Actor, LeVar Burton Wants To Host ‘Jeopardy!’

Actor, director, and children’s television host, LeVar Burton was a guest on SiriusXM Urban View’s “The Karen Hunter Show” and discussed his dreams to host the game show “Jeopardy!” and spoke about the police killing of 20-year-old Daunte Wright, and a personal encounter with law enforcement.

During the interview host Karen Hunter and co-host Don Calloway campaigned for LeVar Burton to be the new host of “Jeopardy!” with the hashtag #LevarForJeopardy: “How can we get you hosting Jeopardy! Please? I need to know..I can’t watch it right now. It’s unwatchable. And I know that you would bring, first of all, seriousness, we know you read and know stuff. You’re vocal delivery, amazing. You got the right amount of snark the way Alex, Trebek did, because he trolled people because he knew a lot more than some of the contestants, which you do too. And you got all of this beautiful, gorgeous melanin. What can we do?,” host Karen Hunter asked LeVar Burton.

LeVar Burton replied and said “Hold the energy, and if you are so inclined, say a little prayer for Kunta” and said “I really think I’m the right person for the gig.”

On the police killing of Daunte Wright, the case of a young black man who was fatally shot by an officer who intended to fire a taser, not a gun, co-host Don Calloway said “I’m not saying she didn’t make a mistake. I’m saying we need to stop operating from the presumption that intentionality is impossible here.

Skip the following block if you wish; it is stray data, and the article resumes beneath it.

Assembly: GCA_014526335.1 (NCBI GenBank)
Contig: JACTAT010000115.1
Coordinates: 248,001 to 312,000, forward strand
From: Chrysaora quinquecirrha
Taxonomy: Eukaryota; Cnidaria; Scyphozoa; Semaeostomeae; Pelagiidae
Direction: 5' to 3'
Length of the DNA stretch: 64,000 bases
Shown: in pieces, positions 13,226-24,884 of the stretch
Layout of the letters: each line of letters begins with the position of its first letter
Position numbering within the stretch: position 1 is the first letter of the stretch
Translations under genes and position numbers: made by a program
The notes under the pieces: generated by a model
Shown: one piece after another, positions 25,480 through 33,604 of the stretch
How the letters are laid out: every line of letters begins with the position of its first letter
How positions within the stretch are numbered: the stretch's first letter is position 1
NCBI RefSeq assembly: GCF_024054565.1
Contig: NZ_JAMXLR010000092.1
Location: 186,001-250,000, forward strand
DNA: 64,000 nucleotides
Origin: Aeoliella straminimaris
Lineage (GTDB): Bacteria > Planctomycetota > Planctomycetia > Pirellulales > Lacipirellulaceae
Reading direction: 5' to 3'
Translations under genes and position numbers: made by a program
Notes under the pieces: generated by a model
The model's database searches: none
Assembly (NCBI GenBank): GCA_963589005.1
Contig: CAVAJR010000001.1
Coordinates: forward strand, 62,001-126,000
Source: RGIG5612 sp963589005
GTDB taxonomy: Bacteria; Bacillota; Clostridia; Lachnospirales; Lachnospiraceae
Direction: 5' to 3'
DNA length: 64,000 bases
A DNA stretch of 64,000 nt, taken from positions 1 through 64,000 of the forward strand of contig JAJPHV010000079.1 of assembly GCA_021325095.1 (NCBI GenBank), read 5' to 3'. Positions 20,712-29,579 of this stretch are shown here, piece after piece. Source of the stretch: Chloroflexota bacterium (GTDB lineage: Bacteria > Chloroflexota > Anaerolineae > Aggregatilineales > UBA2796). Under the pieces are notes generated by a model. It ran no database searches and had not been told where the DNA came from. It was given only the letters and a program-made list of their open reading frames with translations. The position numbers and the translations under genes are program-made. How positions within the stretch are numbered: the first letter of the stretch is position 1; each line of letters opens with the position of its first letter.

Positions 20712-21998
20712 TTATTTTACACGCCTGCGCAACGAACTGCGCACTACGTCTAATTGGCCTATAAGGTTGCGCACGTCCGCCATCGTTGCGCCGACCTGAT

Burton replied: I whole hardly agree with that because what we know is that bias both conscious and unconscious plays a part in all of these incidents. And what I puzzle about is it seems to me that the reason and rationale that these officers involved in these incidents tend to use is that they were fearful of their lives. So they’re in an admitted state of fear and anxiety. Well guess what? So is the black person or the person of color or the marginalized person that you are in the moment jamming up with all of that energy of fear. So as de-escalation is impossible, under those circumstances, I watched the video of the brother who was being pepper sprayed the other day, and that officer was jacked. He was jacked, and it was his loss of his rational mind that caused him to engage in the behavior, the very aggressive behavior that he was. And let’s face it, at this point in policing, it seems to me that the intention in these stops, where they involve people of color is to dominate the moment. To get and secure submission from the suspect, and I’m resistant to submitting simply because you tell me that I have to. If you can’t control yourself and engage in a dialogue with me about why you are stopping me, then it’s only going to lead to a bad outcome for everybody. And so I think that the conversation is heading in the right direction. How do we take these responsibilities? Traffic stops, domestic violence disputes. How do we take these out of the hands of a force, nationwide that whenever they encounter people of color, they’re on edge, out of fear. They have conditioned themselves to look at black people as the other. And so their immediate response, physiological response is fight or flight in all of these encounters. And it just leads to bad outcomes.”